The sooner you can recognize the signs of a frozen sewer line, the quicker you can take steps to ensure the issue doesn’t lead to extensive damage and an expensive repair.
When water becomes trapped in your sewer line during periods of sub-zero temperatures, it can cause the water to expand and create blockages.
Eventually, these blockages can lead to breaks and bursts in the pipes – the last thing you want to return to after a warm winter holiday is a flooded house!
Signs of a Frozen Sewer Line
Before that happens, be sure to frequently inspect your pipes. If you notice any of these signs of a frozen sewer line, you’ll know it’s time to fix the issue or call a professional:
- Foul smells from the drainage system. If you are noticing odd or foul smells coming from your drainage system, this means that there is already a blockage in your pipes.
- No water coming from the faucets. This one may be obvious but, if there is no water coming from your taps, there is a blockage somewhere in the line.
- Gurgling noises in your sewer system. You may be experiencing a partial blockage if you hear gurgling sounds. This is the sound of the water trying to push past a chunk of ice.
- Flooding or damp walls and ceilings. Instead of bursting, you may end up with a leak in your sewage system. These leaks, whether big or small, will definitely cause dampness throughout your home and could eventually lead to flooding.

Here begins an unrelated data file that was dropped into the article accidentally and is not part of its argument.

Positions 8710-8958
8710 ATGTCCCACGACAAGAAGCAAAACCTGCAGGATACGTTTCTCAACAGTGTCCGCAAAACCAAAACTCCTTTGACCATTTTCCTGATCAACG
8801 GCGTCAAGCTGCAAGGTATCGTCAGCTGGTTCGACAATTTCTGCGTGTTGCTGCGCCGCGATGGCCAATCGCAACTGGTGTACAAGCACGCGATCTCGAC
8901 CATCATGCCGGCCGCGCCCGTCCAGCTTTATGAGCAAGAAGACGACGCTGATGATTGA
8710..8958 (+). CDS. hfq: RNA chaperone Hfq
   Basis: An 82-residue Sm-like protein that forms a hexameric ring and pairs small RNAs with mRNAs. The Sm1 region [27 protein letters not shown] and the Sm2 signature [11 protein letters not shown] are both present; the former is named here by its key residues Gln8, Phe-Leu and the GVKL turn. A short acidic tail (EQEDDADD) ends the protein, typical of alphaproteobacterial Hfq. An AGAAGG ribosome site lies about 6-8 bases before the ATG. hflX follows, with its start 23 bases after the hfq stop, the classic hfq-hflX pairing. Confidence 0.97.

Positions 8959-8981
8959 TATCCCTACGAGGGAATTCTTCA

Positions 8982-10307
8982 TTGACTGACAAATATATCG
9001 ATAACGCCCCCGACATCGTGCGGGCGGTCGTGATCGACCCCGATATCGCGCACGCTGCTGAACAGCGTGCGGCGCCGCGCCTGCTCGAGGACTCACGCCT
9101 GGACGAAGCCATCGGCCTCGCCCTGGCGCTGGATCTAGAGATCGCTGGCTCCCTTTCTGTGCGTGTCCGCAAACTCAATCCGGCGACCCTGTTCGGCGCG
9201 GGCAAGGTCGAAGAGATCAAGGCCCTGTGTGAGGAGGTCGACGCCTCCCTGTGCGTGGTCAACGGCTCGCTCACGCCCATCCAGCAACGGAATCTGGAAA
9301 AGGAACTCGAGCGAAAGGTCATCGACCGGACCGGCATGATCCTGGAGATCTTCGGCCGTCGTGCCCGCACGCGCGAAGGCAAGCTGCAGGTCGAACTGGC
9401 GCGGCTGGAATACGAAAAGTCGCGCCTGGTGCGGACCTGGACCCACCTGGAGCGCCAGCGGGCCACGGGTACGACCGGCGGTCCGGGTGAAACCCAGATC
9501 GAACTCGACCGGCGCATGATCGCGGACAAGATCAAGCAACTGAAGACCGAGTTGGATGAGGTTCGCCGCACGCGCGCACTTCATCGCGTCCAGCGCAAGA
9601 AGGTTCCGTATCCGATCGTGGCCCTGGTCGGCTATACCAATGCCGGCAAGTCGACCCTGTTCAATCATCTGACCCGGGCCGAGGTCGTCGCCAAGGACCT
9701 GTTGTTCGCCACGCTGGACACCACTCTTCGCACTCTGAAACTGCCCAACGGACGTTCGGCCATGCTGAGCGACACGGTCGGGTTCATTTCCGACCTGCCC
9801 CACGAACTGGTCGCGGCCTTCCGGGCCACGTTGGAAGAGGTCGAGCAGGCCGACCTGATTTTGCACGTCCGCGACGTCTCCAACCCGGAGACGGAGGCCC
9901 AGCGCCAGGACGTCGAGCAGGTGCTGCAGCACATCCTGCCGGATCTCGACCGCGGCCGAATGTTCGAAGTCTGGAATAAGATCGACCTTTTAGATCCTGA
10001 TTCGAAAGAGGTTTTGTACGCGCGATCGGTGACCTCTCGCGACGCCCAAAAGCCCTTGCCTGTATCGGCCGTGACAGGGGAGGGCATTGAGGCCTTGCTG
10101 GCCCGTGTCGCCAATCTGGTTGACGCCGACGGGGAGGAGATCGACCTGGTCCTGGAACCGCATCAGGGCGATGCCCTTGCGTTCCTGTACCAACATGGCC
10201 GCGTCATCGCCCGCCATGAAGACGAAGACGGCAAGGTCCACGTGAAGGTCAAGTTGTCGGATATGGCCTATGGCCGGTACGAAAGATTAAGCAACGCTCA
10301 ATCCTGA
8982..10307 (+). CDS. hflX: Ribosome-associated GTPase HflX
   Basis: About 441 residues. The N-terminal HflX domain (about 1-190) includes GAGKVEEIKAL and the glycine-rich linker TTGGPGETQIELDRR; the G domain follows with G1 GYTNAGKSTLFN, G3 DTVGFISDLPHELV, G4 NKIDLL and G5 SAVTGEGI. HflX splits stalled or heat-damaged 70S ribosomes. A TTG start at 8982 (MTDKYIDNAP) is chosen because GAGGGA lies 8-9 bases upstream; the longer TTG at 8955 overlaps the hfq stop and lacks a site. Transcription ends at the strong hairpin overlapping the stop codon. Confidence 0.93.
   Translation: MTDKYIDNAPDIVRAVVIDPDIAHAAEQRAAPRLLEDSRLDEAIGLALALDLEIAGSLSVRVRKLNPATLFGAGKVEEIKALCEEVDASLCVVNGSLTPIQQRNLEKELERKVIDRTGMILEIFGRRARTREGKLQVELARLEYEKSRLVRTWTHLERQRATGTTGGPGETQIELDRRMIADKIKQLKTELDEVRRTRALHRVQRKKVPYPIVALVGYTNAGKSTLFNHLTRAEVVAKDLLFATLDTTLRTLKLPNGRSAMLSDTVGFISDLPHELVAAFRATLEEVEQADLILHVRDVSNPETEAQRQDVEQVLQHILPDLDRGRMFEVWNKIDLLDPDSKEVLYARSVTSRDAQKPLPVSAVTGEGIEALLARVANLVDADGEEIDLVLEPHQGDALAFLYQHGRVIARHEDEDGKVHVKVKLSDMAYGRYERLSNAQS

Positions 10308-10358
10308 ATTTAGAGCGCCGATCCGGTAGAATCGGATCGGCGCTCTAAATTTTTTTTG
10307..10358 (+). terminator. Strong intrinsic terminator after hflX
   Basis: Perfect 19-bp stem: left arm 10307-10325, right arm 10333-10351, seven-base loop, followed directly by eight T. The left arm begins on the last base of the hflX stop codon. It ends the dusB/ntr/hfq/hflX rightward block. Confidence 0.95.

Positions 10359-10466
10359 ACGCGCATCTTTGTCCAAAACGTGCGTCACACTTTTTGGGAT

- Frost on your pipes. If there is frost on the outside of your pipes, there’s a good chance there is frost or ice on the inside as well.
While noticing the signs of a frozen sewer line may buy you enough to time fix the issue before disaster strikes, the best defense against frozen pipes is a good offense.
Taking preventative measures can help to avoid having your pipes freeze in the first place.
How to Prevent Sewer Lines from Freezing
You can avoid damage to your pipes and your home by taking the following steps to ensure your pipes don’t freeze during the wintertime:
- Insulate your pipes. This is fairly easy to do – simply wrap your pipes with insulation and secure with electrical tape.
- Seal off outside vents. Preventing cold air from entering your basement or crawlspace will help keep your pipes from freezing.
- Check the temperature of your water heater. During the wintertime, you may find that you need to turn your water heater up a couple of degrees to prevent freezing.
- Keep water running. Even the smallest stream of water from one of your taps will keep water flowing through your pipes, which will keep it from freezing.
- Keep your drains clear. Remove snow from on or around your outdoors drains and septic tank.
Should other industrial parts of your sewer line end up freezing, you can thaw the pipes on your own by pouring very hot water (not boiling) down the drain.
The hot water will thaw the blockage but be careful – if the water you use is too hot, you risk damaging PVC pipes or causing a pressure build that can lead the pipe to burst.
Call in the Professionals
Your sewage lines are not an aspect of your home that you want to trifle with. The best thing to do if your sewer line is frozen is to call a professional plumber.
They can figure out where the blockage is occurring and troubleshoot the safest way to thaw it.